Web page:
The lingo cellulosic fiber jute, also known as bast fiber, is the skin of a plant’s stem. It is a composite fiber, with many ultimate fibers cemented together by lignin to make a long fiber. In cross-sectional areas, it has 5-10 ultimate fibers and, in length, over a thousand. A natural fiber of the next generation, it is considered one of the cheapest. Jute is the common name given to fiber extracted from the stems of plants belonging to the genus vegetable fiber, which ranks second in terms of global consumption, production, and availability behind cotton. It is a natural fiber with a golden shine, which is why it is known as the “ Golden Fiber ” of Bangladesh. Jute plant grows well in rich soils, especially along tidal basins. Bangladesh, India, China, and Myanmar are the leading producers of Jute. Bangladesh is the world’s third-largest producer of raw Jute, while India is the world’s largest producer of jute goods. Aside from its luster, high tensile strength, low extensibility, moderate fire, heat resistance, and long staple lengths, jute fiber also has many inherent advantages. Furthermore, it protects the environment and maintains the ecological balance, giving it many advantages over synthetics.
Climate Suitable for Cultivation of Jute Fiber:
- A warm and humid climate is ideal for the growth of jute.
- A temperature range of 25°C (77°F) to 35°C (95°F) is ideal for the cultivation of Jute in order to get the best results.
- The growing season for jute requires a minimum average temperature of 20°C (68°F) throughout the year.
- It is important for the relative humidity to be high, preferably above 70%, for healthy jute growth to be possible.
- In order for jute to grow well, it must receive between 1500 and 2500 millimeters (59 to 98 inches) of rainfall each year evenly distributed over its growing season.
- The cultivation of jute requires a well-distributed rainfall pattern that does not have prolonged dry spells or excessive moisture in the air.
- In order to grow jute, you need soil that is loamy or clayey with a good water retention capacity.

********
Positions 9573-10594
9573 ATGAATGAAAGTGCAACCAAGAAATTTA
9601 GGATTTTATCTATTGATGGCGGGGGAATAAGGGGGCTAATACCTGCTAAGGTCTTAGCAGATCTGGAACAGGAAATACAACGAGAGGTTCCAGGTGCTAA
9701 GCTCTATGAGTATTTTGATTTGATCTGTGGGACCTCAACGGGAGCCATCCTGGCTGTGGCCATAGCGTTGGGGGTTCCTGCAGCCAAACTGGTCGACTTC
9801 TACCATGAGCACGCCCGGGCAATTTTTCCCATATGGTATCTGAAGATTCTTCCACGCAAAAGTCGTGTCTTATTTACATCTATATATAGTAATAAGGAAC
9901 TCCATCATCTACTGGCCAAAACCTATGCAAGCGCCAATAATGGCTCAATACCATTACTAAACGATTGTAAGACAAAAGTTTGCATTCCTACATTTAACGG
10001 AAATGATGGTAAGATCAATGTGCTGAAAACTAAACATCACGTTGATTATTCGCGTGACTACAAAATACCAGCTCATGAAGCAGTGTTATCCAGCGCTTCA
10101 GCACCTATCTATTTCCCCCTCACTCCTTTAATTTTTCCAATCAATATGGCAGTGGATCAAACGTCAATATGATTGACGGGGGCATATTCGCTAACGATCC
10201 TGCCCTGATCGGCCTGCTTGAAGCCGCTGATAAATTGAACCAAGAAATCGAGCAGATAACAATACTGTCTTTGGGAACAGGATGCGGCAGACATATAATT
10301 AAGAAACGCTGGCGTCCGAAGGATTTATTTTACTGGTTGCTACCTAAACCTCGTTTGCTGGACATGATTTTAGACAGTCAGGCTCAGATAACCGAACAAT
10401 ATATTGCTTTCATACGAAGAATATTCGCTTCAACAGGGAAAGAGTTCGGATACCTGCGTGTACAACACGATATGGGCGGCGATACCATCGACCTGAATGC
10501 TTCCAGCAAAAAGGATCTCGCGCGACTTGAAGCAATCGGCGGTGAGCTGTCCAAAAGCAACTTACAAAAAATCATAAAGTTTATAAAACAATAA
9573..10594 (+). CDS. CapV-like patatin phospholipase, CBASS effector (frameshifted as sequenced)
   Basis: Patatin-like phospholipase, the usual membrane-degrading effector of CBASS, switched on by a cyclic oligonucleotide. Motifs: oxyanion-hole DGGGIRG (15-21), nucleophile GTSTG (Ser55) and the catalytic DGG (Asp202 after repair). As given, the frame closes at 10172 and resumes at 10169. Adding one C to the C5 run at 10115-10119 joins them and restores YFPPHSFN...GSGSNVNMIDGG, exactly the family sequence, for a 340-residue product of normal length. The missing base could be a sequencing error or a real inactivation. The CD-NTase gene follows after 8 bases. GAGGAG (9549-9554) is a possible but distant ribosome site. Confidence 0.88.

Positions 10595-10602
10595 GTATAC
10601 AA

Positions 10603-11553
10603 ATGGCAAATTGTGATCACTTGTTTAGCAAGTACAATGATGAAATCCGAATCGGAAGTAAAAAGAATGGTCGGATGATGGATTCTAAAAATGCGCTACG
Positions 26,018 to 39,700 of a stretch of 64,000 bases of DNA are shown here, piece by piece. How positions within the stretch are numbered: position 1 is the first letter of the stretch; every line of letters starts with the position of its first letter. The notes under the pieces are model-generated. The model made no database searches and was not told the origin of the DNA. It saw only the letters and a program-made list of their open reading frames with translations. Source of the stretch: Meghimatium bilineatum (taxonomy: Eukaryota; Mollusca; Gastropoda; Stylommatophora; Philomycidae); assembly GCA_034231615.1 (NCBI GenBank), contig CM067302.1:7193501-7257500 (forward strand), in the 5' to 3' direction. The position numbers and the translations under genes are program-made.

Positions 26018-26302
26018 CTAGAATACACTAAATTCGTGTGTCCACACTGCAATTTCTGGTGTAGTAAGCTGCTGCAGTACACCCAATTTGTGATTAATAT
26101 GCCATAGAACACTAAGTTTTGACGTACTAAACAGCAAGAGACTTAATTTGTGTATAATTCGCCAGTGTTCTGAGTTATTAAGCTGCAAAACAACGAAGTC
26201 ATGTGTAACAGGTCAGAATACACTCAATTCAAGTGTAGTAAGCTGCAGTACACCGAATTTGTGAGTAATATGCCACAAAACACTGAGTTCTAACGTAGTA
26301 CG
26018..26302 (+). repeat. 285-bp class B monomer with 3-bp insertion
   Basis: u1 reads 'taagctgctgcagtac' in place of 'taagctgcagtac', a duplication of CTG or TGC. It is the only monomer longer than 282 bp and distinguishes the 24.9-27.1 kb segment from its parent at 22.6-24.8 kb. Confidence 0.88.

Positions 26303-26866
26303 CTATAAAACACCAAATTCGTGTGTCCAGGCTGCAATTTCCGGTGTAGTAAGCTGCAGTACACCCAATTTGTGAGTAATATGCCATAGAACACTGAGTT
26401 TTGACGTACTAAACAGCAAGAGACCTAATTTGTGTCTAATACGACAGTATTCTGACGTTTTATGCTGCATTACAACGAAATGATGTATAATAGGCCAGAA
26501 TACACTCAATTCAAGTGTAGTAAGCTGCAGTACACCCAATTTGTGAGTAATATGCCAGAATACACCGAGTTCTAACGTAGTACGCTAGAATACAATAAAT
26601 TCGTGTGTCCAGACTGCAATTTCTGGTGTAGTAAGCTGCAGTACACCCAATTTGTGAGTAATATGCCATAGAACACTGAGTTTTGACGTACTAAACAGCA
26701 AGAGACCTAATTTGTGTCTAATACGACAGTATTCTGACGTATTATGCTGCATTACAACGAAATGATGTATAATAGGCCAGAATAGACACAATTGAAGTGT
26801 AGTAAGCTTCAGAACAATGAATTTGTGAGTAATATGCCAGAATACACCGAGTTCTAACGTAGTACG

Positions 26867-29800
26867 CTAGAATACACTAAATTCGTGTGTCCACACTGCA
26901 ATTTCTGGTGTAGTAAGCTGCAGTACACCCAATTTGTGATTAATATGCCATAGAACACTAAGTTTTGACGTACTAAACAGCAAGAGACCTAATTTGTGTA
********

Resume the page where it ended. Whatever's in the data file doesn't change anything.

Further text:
- In order for the soil to be healthy, it needs to have a pH between 5.0 and 6.8, which is slightly acidic to neutral.
Flow-chart of Jute Fiber Production Process:
Let’s discuss each step of the process one by one
1. Land Preparation:
In order to grow jute successfully, land preparation needs to be done correctly. The first step in land preparation is to clear the field of any weeds, rocks, or debris. Removing unwanted vegetation minimizes competition for nutrients, water, and sunlight. A fine seedbed is created by plowing the soil after it is cleared. It helps loosen the soil, allowing the jute plants’ roots to penetrate and establish themselves more easily. Conducting a soil test before planting is recommended to determine the soil’s nutrient content and pH level. Plowing also helps improve soil aeration and drainage, which is vital for healthy plant growth. Incorporating organic matter into the soil is another important aspect of land preparation, as it ensures the soil is well-balanced and provides optimal conditions for jute cultivation. As a result of adding compost or well-rotted manure to the soil, soil structure, fertility, and moisture retention capacity are enhanced.
Additionally, organic matter improves soil health, which benefits jute plants. A successful jute crop depends on proper land preparation. Farmers can create a fertile environment for jute plants to grow, develop robust root systems, and maximize their yield potential by following these land preparation practices.
2. Seed Selection:
A key factor in jute cultivation is choosing seeds free from impurities and contaminants. Look for seeds that have a uniform size and color, are clean, well-formed, and are free of impurities and contaminants. In addition, choose the best jute variety for your region based on the specific requirements and suitability of that variety. Seed selection sets the foundation for optimal yields and quality for a successful jute crop.
In jute cultivation, the sowing process is an essential step. The process involves carefully planting jute seeds in well-prepared soil during the rainy season when the soil is moist and conducive to germination. In the western part of the jute world, the seeds are sown with showers in March or April and continue till early June. Before sowing, the land is prepared by plowing or tilling to create a fine seedbed, ensuring optimal seed-to-soil contact. After sowing, the seeds are lightly covered with soil to promote germination. They are then evenly distributed along rows or furrows, with a recommended depth of 2-3 centimeters. Seed germination and early growth are dependent on adequate watering. Monitoring for pests, diseases, and weed growth is critical during this stage, and appropriate measures are taken to ensure the jute plants are healthy and vigorous.